of EAP frames are EAP-Packet frames. 
This is an optional frame that the supplicant 
can use to start the EAP process. 
This frame terminates an EAP session and 
shuts down the virtual ports. Hackers some- 
times use this frame for DOS attacks. 
This frame is used to exchange dynamic keying 
information. For example, it is used during the 
4-Way Handshake. 
This frame is used to send alerts, such as 
SNMP traps to the virtual ports.
FIGURE 9.27 
Supplicant 
Generic EAP exchange 
Authentication 
Authenticator 
1 802.11 association 
2 EAPoL-start 
EAP-requesVidentity 
4 EAP-response/identity (username) 
EAP-challenge-request 
8 EAP-challenge-response 
EAP-success 
server 
Controlled and 
Access 
uncontrolled 
blocked 
ports blocked 
3 
7 
11 
5 
9 
Uncontrolled port opens 
RADIUS-access-request 
RADIUS-access-challenge 
RADIUS-access-request 
RADIUS-access-accept 
Access 
granted 
6 
10 
Dynamic encryption keys created 
12 
4-Way Handshake 
13 Controlled port opens

EAP Protocols

The stronger and more commonly deployed methods of EAP use TLS (Transport Layer Security) or TLS-tunneled authentication. EAP-MD5 and EAP-LEAP have only 1 supplicant identity making them weaker EAP types. EAP-TLS uses 2 supplicant identities – outer and inner identity. The outer identity is effectively a bogus username and can be seen clear text, and then inner identity is the true identity protected with TLS tunnel.  Table describes all the protocols with their characteristics.

802.1X EAP Types Feature / Benefit MD5 Message Digest 5 TLS Transport Level Security TTLS Tunneled Transport Level Security PEAP (WIDELY USED) Protected Transport Level Security FAST Flexible Authentication via Secure Tunneling LEAP Lightweight Extensible Authentication Protocol
Client-side certificate required no yes no no no (PAC) no
Server-side certificate required no yes yes yes no (PAC) no
WEP key management no yes yes yes yes yes
Rogue AP detection no no no no yes yes
Provider MS MS Funk Software MS Cisco Cisco
Authentication Attributes One way Mutual Mutual Mutual Mutual Mutual
Deployment Difficulty Easy Difficult (because of client certificate deployment) Moderate Moderate Moderate Moderate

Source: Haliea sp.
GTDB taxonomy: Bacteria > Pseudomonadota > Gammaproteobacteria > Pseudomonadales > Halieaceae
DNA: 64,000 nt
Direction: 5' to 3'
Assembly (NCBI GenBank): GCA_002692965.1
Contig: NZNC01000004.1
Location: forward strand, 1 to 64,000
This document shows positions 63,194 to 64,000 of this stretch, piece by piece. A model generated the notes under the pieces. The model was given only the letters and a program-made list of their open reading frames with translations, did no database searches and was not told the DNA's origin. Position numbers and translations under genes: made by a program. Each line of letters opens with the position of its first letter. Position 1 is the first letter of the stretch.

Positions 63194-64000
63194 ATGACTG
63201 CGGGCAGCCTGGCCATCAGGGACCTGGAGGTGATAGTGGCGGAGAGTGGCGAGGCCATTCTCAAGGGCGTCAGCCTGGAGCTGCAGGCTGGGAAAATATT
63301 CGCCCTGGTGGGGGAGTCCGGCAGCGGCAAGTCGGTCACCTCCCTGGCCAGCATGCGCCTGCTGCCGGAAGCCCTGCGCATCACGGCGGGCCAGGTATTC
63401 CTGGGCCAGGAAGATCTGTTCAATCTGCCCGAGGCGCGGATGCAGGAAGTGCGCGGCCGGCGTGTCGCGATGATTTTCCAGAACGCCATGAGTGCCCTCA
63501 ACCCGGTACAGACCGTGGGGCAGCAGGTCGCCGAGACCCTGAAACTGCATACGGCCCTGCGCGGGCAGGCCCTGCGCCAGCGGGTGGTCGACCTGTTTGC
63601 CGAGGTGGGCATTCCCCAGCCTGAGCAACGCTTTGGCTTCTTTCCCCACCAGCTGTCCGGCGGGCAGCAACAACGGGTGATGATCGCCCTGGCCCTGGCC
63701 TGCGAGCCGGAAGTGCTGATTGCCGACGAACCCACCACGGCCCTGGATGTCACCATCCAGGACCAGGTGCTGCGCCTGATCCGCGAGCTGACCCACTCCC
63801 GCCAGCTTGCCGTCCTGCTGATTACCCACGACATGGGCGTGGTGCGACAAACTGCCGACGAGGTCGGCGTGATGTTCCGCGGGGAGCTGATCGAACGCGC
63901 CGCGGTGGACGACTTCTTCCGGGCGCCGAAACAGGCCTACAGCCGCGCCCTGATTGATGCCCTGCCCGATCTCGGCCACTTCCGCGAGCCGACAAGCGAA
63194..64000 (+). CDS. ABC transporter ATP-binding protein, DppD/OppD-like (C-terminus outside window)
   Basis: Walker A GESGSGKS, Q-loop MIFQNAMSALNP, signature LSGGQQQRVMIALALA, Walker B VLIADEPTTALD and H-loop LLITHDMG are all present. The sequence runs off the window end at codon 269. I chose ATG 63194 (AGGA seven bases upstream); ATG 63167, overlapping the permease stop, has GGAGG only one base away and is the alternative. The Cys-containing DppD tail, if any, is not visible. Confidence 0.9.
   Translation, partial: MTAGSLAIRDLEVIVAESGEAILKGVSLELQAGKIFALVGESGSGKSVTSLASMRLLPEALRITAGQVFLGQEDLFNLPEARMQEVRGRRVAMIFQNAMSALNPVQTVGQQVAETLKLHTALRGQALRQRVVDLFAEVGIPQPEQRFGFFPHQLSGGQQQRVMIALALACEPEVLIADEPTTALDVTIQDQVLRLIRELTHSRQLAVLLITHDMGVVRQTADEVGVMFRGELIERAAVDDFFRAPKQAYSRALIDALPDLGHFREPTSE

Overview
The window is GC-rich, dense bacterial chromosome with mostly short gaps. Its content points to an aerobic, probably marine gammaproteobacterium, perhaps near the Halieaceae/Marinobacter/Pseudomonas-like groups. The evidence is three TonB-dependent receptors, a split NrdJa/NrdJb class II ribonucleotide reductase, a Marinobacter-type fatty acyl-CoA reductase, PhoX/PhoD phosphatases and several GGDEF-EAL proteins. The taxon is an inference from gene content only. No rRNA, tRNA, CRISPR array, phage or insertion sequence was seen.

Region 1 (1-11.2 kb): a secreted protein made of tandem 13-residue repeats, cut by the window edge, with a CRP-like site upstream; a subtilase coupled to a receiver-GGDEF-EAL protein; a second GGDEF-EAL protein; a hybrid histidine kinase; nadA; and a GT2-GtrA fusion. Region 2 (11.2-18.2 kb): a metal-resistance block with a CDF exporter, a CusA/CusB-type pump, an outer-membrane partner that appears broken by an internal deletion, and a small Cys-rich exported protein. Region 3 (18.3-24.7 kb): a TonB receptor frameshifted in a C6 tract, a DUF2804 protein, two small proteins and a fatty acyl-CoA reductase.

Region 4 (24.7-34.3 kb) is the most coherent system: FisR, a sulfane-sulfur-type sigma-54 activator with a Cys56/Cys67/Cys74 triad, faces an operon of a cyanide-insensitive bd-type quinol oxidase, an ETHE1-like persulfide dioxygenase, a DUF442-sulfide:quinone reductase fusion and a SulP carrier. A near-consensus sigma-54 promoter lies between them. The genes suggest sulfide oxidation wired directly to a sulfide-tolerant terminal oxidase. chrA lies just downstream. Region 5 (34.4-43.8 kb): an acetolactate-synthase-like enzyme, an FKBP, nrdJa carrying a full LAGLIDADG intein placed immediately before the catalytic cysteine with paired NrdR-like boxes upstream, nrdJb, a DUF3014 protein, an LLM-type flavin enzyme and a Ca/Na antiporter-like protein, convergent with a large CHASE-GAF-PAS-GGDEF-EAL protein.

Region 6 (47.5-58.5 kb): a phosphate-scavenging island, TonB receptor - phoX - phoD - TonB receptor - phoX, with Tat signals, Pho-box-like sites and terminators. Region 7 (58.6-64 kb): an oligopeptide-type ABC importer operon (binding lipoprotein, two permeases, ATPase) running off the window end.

Wi-Fi Security Poor Very High High High High High when strong passwords are used.

4-Way Handshake

802.11-2007 standard requires EAPOL-Key frames be used to exchange cryptographic information between STA supplicants and the authenticator, which is usually an AP. EAPOL key frames are used for the implementation of three different frames exchanges: 4-way handshake, group key exchange & peerkey handshake. 4 way handshake is the final process used to generate pairwise transient keys (PMK / GTK) for the encryption of unicast transmissions and the group temporal key for encryption of broadcast/multicast transmissions.

The 4-way handshake uses pseudorandom functions, it hashes various inputs to derive a value (PRF). The PMK is one of the inputs combined with other inputs to create the pairwise transient key (PMK). Some of the other inputs used by the PRF are called nonces. A nonce is a random numerical value that is generated one time only. In the case of 4-way handshake, a nonce is associated with the  PMK. Two nonces are created in 4-way handshake – authenticator nonce (anonce), supplicant nonce (snonce).

PTK = PRF (PMK + anonce + snonce + aa(Authenticator Mac)+ spa (Supplicant Mac).

M1 – Message 1

  • Authenticator sends EAPOL-Key frame containing “anonce” to supplicant
  • With this info,  supplicant have all the necessary input to generate PTK using PRF

M2 – Message 2

  • Supplicant sends an EAPOL-Key frame containing “snonce” to the authenticator
  • Authenticator has all the inputs to create PTK
  • Supplicant also sends RSN IE capabilities to Authenticator & MIC (message integrity code)

M3 – Message 3

  • If necessary, Authenticator will derive GTK from GMK